On July 6, police briefly detained journalists Elias Mambo, Tafadzwa Ufumeli, Richard Chidza, and Godwin Mangudya at Marimba Station, who were covering protests in Mufakose. Police ordered the journalists to delete from their cameras and mobile phones all pictures and video footage of the protests before releasing them without charge.

On August 3, police used batons to beat up journalists Lawrence Chimunhu, Haru Mutasa, Tsvangirai Mukwazhi, Christopher Mahove, Tendai Musiyazviriyo, Bridget Mananavire, and Imelda Mhetu who were covering a protest in Harare. On August 24, a member of the anti-riot police in Harare harassed and beat journalist Lucy Yasin with a baton as she covered a protest. On the same day the police arrested journalist Tendai Mandimika and detained him for three weeks on false public violence charges before releasing him on bail.

On August 25, the police briefly detained journalists Obey Manayiti and Robert Tapfumaneyi. The following day, police arrested photojournalist James Jemwa while covering protests in Harare. He spent a week in detention on public violence charges before being released on bail.

Somebody’s opinion people will listen to,

Advertisements

Written by Andrew Coates

November 15, 2017 at 12:43 pm

Senegal: Coming Presidential Elections Meet Protests.

leave a comment »

Senegal’s African Renaissance, Built by North Koreans.

Has the Arab Spring spread southwards?

Violent protests in Senegal, at President Wade standing for re-election, are likely to continue after this (BBC),

“Senegal’s highest court has dismissed opposition appeals and confirmed that President Abdoulaye Wade can run for a third term in office.

The Constitutional Council said the 85-year-old president was not bound by a two-term limit because his first term began before the rule was introduced.

There were violent protests after Friday’s original ruling that Mr Wade could stand in the February poll.

The court also barred singer Youssou N’Dour from standing.

Two other opposition candidates also lost appeals against Friday’s court rulings blocking them from standing in the February 26 election.

The court had argued that it could not verify many of the signatures Mr N’Dour had gathered to support his candidacy.

The ruling was a “constitutional coup d’etat”, the singer said.

“Senegal and its people are sick. We have been betrayed by this shameful decision. I say shameful because neither the will of the Senegalese people nor the opinions of experts in constitutional law have been heard. Mr Wade has imposed his will and won the day,” Mr N’Dour said.

Security has remained tight in Dakar following Friday’s clashes between opposition supporters and government troops.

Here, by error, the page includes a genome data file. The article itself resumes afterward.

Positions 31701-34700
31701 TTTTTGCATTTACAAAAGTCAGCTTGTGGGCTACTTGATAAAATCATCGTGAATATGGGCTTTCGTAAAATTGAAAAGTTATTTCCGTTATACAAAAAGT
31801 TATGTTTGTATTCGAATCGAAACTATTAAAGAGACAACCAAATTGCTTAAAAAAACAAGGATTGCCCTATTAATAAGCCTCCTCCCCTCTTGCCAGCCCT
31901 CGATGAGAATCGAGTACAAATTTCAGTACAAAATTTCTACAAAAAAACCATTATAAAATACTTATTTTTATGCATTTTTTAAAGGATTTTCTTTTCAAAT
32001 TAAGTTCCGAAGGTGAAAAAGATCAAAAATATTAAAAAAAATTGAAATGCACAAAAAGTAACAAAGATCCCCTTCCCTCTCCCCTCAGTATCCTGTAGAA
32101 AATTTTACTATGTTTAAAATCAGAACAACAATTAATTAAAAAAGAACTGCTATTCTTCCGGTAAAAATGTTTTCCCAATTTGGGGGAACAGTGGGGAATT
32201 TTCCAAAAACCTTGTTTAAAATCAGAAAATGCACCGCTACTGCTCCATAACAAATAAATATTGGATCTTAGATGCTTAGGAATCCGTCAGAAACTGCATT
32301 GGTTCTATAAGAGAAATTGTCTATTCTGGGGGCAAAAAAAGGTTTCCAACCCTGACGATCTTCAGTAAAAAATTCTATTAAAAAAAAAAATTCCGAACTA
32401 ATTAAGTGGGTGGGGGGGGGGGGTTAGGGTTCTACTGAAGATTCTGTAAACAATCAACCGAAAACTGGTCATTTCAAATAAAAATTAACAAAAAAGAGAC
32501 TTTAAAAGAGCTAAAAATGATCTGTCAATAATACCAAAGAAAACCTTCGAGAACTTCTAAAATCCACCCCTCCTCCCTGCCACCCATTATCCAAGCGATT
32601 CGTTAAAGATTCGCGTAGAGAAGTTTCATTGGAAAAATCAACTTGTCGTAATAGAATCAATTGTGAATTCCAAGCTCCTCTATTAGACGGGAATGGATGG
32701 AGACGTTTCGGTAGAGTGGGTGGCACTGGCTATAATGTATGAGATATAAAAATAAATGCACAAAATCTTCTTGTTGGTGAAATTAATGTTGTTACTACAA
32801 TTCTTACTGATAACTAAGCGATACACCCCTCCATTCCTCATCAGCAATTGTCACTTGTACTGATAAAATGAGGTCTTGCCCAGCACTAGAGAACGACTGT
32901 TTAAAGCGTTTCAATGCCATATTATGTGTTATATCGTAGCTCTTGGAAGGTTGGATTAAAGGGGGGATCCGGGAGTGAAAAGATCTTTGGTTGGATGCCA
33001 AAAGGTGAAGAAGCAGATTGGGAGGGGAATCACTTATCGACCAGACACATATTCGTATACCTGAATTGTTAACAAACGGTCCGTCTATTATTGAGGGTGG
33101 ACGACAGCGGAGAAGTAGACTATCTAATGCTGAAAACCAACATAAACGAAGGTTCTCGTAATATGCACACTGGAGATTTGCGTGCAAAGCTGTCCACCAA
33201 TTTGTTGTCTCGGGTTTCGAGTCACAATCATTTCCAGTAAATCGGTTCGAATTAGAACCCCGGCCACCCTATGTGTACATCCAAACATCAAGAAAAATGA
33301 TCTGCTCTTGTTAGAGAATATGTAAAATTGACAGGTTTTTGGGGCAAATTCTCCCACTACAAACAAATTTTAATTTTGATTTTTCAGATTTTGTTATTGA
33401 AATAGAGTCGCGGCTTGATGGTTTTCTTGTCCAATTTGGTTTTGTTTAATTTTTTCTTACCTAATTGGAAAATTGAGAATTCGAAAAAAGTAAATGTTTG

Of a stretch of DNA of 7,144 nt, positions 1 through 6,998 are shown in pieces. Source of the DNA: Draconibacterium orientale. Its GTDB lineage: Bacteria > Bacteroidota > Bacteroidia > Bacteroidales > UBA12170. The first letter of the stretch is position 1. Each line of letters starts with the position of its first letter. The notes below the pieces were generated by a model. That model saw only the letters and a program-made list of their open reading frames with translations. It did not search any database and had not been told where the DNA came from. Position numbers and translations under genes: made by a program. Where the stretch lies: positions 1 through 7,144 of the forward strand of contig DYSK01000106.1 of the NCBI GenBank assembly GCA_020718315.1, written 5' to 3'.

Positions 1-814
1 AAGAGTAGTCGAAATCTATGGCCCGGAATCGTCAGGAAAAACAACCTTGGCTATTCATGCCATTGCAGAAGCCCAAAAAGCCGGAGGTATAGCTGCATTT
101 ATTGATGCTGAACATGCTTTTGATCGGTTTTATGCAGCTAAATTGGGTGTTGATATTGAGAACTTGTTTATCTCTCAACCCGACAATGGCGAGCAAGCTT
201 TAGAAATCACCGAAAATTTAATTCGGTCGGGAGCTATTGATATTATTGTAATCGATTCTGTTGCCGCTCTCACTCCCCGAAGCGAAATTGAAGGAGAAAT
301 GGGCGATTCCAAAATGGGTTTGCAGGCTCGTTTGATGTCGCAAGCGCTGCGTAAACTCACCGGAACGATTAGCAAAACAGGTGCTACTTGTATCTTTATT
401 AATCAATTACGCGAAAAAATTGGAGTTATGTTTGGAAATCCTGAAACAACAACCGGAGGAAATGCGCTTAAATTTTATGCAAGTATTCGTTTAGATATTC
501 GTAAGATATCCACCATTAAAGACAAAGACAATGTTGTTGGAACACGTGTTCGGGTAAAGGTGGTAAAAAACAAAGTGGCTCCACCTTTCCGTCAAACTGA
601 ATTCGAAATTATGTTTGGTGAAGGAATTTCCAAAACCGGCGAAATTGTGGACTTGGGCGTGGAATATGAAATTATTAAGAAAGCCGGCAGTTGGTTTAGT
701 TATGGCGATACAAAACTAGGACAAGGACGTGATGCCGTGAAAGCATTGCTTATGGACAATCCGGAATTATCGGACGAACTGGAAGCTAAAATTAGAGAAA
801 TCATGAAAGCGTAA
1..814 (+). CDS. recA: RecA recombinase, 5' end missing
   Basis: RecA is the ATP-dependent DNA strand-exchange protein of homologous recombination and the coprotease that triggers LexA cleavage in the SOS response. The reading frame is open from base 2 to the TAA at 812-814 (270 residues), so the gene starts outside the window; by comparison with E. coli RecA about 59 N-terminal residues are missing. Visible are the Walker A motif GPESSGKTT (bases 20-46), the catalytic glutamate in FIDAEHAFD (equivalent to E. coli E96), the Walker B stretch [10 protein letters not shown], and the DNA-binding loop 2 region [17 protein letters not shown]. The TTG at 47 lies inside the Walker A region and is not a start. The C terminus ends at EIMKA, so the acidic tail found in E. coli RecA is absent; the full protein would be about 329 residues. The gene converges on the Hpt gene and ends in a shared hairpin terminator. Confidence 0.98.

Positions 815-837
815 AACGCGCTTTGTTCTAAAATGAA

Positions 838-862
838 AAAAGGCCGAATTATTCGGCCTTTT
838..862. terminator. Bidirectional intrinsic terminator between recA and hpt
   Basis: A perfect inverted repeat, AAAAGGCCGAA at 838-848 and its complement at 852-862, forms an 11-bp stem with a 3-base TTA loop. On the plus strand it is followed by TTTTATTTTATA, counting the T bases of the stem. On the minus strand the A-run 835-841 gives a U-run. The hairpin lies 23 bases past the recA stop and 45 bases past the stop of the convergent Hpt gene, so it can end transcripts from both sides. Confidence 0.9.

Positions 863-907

Opposition parties and activists met on Sunday before the Constitutional Council’s final decision was made public. They said they would continue with “national resistance” against Mr Wade’s bid.”

The most up-to-date news is from Radio France Internationale: Here.

Wade’s Presidency – he was elected as a liberal (both economic and social)  who would break the mould of years of Socialist Party dominance. He has proved incapable of solving the country;s economic problems. He  has veered in an authoritarian direction. Wade has become increasingly vainglorious.

Senegal is not a dictatorship.

There is an abundance of political parties, from the right, to the far left – here.

Jeune Afrique reports on the background in depth,

Considéré comme l’une des valeurs montantes de la vie politique au Sénégal, candidat pour la deuxième fois à l’élection présidentielle sous les couleurs du Parti pour le socialisme et la démocratie, Benno Jubël (FSD/BJ), le député-maire de Saint-Louis, 47 ans, mobilise ses troupes depuis son QG du quartier de Bopp à Dakar. Tout comme les autres opposants, Cheick Bamba Dieye remet en cause la validité de la candidature du président sortant Abdoulaye Wade et l’invalidité de celle du chanteur Youssou N’dour..

Benno Jubël of the  Parti pour le socialisme et la démocratie,  (FSD/BJ), 47 years old, is the deputy Mayor of Saint-Louis, and one of the rising stars of Senegalese politics. He has been mobilising his troops from his HQ at Bopp, Dakar. Like other oppositional figures he questions the legality of the existing President Abdoulaye Wade’s candidature, and the refusal to accept the candidacy of the singer, Youssou N’dour..

The rest of the article is well worth reading.

Written by Andrew Coates

January 30, 2012 at 12:07 pm